In March 2008, Mirror Mirror was shortlisted for the Australian Music Prize, alongside the Devastations, Architecture in Helsinki, New Buffalo and eventual winners the Mess Hall. [5]. The album had been previously shortlisted for the QANTAS Spirit of Young Australia Music Prize. The Inpress music-critics poll ranked "Mirror Mirror" at #6 in its year-end list, surpassing Radiohead, as well as being one of only two Australian albums on the list.

In November 2006, Dardanelles were added as Triple J's "Next Crop" feature artists and also made the iTunes "Band to Watch in 2007" list. Most recently, they were selected for Australia's first "JD set" in 2008.

Live shows

The quartet are renowned for their hyper-kinetic live performances, in which they frequently reinterpret, expand or combine their recorded output. Music journalists describe their live persona as "a frenetic mass of addictive and schizophrenic sonic madness".[6] They have also played or toured with the likes of Who Made Who, The 1990s, Crystal Castles, Ratatat, The Howling Bells, The Shocking Pinks, Dappled Cities Fly, Cut Copy, and the Midnight Juggernauts.

Live festival's include "Pyramid Rock Festival", Phillip Island, Sydney's "Field Day", "The Playground Weekender", Canberra's "Trackside" and the "Essential Festival" in Melbourne and Sydney. In addition they have toured nationally, playing in all Australian capital cities and internationally at events including the "In the City Festival", Manchester.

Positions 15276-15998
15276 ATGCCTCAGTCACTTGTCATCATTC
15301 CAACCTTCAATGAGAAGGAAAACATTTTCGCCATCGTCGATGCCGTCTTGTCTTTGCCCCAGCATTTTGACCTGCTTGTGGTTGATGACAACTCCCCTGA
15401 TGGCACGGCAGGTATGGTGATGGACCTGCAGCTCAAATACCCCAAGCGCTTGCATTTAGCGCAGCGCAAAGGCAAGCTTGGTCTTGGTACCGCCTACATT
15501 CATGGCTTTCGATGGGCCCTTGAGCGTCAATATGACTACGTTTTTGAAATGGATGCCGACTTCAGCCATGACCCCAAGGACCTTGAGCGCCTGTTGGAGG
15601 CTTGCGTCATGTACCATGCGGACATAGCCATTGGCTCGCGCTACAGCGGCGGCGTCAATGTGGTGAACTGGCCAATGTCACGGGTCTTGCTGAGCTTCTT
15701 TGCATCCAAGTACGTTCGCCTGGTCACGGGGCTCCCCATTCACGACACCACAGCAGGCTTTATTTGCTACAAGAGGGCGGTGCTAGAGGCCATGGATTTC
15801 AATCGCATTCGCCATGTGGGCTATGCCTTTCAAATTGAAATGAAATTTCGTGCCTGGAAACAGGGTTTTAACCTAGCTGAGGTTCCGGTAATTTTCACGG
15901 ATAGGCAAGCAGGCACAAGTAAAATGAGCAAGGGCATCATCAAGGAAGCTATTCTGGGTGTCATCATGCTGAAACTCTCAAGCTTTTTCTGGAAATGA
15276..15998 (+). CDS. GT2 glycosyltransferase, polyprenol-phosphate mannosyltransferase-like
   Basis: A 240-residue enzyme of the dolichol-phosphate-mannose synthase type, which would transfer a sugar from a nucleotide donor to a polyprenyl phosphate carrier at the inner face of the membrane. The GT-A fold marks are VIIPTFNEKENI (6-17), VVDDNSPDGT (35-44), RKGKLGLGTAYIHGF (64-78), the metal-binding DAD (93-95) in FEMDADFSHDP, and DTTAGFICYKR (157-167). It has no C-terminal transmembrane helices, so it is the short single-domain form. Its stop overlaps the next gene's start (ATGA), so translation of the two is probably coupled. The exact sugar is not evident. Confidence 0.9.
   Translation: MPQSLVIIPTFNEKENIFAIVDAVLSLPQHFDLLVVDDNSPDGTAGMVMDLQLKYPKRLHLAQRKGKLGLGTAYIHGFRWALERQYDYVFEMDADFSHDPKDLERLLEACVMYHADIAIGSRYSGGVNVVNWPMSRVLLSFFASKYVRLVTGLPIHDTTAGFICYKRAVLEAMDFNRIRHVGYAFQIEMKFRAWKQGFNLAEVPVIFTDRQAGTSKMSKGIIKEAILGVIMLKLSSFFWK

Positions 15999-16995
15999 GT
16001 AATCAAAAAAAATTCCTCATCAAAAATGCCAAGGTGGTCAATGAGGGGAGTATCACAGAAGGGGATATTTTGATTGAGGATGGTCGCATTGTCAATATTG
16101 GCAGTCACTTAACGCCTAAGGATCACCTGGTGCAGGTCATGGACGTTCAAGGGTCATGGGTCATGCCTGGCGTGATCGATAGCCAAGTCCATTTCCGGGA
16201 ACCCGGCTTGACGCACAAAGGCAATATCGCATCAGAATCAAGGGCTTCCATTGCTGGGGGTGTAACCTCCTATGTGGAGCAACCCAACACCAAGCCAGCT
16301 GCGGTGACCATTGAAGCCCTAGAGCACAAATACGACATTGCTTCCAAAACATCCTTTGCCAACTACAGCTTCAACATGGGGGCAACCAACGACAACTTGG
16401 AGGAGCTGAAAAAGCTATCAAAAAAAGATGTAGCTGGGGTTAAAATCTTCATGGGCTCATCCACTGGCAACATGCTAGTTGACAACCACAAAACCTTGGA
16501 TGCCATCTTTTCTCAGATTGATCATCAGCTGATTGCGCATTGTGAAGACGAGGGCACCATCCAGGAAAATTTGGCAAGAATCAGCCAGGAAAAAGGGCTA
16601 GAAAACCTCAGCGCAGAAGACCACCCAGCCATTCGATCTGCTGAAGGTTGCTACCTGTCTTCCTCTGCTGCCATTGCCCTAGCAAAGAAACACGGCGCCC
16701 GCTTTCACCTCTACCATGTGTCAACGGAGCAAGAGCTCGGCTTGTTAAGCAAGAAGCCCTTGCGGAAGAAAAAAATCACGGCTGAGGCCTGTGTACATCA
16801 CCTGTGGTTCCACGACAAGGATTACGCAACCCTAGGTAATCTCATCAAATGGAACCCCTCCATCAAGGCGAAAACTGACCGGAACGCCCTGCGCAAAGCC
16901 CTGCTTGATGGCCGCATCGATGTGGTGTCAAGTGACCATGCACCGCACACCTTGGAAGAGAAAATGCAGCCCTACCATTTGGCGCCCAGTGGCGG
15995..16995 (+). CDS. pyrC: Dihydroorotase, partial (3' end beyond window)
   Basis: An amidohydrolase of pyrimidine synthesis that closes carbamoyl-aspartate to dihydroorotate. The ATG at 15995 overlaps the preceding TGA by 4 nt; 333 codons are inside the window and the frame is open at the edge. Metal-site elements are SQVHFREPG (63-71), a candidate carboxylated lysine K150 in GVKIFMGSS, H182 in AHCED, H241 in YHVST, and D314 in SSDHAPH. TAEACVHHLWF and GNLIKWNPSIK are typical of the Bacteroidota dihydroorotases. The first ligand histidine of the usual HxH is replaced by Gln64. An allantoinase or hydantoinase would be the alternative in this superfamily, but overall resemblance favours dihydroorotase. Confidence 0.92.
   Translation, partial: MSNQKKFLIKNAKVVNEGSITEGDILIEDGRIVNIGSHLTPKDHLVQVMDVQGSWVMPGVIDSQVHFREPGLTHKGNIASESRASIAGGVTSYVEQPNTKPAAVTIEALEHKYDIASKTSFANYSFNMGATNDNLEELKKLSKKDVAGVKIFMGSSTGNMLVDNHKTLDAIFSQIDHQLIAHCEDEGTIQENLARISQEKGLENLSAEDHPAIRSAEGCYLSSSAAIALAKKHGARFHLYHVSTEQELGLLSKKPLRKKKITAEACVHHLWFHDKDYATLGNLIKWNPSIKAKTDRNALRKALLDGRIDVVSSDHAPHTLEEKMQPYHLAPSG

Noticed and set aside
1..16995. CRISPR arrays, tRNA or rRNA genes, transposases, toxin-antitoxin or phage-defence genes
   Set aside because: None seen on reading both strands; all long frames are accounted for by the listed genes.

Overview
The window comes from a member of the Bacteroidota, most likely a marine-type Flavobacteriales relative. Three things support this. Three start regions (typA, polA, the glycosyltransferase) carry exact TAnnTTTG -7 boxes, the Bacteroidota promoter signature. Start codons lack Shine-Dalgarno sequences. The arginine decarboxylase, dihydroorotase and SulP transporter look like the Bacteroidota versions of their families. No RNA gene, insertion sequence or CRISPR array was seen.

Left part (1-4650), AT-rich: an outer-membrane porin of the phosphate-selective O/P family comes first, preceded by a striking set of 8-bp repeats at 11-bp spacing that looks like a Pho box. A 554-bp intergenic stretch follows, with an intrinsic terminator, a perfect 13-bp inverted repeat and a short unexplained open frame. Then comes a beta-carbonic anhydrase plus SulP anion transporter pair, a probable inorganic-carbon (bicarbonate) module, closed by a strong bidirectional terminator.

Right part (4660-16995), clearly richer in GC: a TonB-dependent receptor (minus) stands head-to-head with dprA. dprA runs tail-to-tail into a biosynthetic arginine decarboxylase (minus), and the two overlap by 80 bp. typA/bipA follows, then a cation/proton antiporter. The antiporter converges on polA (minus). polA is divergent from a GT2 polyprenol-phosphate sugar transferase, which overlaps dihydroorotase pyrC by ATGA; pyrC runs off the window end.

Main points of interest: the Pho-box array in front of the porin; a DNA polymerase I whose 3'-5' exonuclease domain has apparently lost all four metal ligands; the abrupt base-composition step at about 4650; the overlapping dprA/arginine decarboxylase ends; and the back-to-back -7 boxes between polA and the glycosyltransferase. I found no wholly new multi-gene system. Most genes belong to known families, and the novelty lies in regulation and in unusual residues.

Musical style

"Dardanelles is a place of transformation. It's scarred by the past – a theatre of the Trojan and first World Wars, and the campaigns of Xerxes I and Alexander – but its ongoing physical beauty slaps mankind's lust for a longer shadow in the face. And the failure at Gallipoli, instead of remaining an open wound, is trumpeted as the birthplace of the Australian identity. Transforming sore spots into celebration is something we aim for in music. We want people to bounce to music with a dark bloodline".

— Frontman Josh Quinn on the rationale behind the bands name.[7]

Ghostly vocals and darkly subdued interludes grafted against bursts of noise amount to a certain degree of difficulty in pinpoint the genre of Dardanelles, who blend elements of punk, electronica, dance and pop into a distinct variant of art rock. The music press have likened elements of their sound to contemporaries Liars and TV on the Radio, as well tribal-era Cure material, Can, The Creation Records stable, psychedelic 80s Northern England outfits such as The Chameleons, aspects of first-wave Detroit-tech and, frequently, to Joy Division.